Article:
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“Oh, yeah, could I?” “Of course.”


I bent over and scooped the boy up in my arms and placed him in the cockpit. His body seemed all bones and no fl esh.


For about 15 minutes he asked excited questions, which I answered while I pointed out the various instruments to him. Then I lifted him back into his wheelchair and the nurse rolled him away.


The next morning there was a note in my mailbox in the dispatch center signed by the nurse I’d met in the hall. It read:


“Tommy could not stop talking about the helicopter and meeting you. He has not been this happy in a long, long time. You see, he has leukemia and his parents have abandoned him. They just can’t take it. He


told me tonight before he saw you that he wanted to die because no one wants him. You made his night. God bless you.”


I was standing with the note in my hand when my radio and beeper sounded the alert tone: “Life Flight One, respond for Black Mountain for a hang-glider accident, map coordinates to follow.”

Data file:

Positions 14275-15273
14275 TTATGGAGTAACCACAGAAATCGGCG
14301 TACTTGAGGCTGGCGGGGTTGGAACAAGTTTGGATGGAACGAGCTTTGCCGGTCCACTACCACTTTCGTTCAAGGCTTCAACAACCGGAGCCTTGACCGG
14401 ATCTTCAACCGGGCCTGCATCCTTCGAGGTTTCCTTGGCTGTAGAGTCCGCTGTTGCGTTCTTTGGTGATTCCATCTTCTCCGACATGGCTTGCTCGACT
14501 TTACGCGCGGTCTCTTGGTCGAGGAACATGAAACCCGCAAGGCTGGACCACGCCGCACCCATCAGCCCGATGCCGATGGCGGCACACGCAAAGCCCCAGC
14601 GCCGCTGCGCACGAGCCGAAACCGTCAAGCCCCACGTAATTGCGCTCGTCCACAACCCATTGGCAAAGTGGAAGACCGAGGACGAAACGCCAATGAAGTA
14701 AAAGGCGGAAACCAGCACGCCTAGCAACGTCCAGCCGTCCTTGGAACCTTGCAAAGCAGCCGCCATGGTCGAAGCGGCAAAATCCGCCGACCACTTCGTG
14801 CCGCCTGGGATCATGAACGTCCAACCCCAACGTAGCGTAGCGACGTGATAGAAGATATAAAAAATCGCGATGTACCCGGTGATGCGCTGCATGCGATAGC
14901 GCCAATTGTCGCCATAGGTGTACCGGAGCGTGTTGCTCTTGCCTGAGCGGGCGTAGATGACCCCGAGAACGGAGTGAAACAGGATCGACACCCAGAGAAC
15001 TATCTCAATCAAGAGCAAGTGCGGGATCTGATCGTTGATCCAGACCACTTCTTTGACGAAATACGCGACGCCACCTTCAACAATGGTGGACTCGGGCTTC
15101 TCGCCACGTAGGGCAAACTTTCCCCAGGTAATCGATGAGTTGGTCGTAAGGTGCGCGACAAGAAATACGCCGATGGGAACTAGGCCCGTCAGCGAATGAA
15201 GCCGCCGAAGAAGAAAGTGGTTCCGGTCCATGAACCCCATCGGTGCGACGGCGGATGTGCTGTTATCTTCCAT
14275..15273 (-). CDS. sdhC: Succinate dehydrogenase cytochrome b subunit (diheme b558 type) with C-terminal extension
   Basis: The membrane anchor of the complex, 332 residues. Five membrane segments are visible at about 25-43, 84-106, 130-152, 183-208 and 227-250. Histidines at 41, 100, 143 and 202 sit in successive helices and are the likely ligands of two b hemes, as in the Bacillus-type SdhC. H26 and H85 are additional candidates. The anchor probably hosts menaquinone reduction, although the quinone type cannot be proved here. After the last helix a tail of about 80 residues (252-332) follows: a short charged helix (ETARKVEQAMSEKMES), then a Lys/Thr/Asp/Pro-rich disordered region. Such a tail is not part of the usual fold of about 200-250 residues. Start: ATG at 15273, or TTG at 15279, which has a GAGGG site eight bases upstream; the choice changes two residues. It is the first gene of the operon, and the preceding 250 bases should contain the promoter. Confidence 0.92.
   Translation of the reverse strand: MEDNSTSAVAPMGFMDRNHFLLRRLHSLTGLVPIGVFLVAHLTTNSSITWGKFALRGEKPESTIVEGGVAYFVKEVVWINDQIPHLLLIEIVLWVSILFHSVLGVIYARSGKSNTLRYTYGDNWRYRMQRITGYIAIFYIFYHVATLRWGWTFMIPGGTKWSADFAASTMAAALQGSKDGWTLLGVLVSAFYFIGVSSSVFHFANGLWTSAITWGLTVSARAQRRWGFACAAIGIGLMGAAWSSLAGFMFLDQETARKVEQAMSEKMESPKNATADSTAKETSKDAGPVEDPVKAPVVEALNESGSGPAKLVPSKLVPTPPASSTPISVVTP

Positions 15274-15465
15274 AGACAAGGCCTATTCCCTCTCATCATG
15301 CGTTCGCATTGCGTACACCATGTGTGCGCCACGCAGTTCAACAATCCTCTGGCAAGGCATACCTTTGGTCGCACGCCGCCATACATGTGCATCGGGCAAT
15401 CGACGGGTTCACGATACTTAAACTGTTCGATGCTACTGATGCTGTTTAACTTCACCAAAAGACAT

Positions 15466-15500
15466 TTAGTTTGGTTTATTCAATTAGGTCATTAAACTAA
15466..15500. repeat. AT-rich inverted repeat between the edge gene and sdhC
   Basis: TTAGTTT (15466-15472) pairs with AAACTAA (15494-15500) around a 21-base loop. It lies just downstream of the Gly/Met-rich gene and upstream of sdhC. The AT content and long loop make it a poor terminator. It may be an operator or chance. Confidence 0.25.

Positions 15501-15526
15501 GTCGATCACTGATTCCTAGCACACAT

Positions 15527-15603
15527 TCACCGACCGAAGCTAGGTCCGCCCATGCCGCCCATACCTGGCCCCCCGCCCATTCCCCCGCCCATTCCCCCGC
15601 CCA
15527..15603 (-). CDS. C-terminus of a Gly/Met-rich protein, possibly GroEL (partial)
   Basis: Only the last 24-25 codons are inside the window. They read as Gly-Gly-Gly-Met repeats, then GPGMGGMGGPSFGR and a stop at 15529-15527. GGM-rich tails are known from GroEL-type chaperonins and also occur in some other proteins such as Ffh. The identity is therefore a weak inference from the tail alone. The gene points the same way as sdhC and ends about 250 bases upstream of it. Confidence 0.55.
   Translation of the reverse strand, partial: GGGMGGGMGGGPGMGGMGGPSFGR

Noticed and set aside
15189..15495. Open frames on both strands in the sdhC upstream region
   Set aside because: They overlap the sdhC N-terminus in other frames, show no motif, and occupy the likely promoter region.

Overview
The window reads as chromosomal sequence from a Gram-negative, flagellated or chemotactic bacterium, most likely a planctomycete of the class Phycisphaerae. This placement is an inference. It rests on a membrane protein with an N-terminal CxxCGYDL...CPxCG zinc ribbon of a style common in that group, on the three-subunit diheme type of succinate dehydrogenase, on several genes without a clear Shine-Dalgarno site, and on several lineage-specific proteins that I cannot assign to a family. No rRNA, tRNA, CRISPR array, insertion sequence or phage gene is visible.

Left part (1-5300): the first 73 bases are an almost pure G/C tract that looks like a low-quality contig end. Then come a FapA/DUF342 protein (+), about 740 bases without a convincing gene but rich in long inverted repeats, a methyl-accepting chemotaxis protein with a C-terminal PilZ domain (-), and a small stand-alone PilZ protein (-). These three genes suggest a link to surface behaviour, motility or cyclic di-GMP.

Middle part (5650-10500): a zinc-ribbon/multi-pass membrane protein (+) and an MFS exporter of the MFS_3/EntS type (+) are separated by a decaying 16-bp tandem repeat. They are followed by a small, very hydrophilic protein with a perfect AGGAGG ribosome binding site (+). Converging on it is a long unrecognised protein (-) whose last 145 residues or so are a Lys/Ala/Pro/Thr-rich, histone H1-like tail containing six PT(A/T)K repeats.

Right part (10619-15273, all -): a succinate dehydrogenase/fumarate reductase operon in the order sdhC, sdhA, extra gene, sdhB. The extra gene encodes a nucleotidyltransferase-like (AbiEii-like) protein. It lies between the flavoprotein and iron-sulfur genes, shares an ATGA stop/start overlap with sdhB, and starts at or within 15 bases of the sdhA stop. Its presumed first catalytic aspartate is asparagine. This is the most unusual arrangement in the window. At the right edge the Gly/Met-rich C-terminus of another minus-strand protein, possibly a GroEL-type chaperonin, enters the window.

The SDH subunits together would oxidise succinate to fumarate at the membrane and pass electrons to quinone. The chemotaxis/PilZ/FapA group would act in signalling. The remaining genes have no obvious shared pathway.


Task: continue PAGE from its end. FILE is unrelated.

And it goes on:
Keying the mic, I brought the radio to my lips: “Roger Life Flight One. On the way.”


I placed the note in the pocket of my blue fl ight suit and bolted out of the dispatch center to meet the 5-minute liftoff time. The doctor and nurse were just reaching the elevator to join me.


It was 9:03 a.m. on a sunny San Diego morning.


Randy Mains is an author, public speaker, and a CRM/AMRM consultant who works in the helicopter industry after a long career of aviation adventure. He currently serves as chief CRM/AMRM instructor for Oregon Aero.


He may be contacted at: randym@oregonaero.com


rotorcraftpro.com


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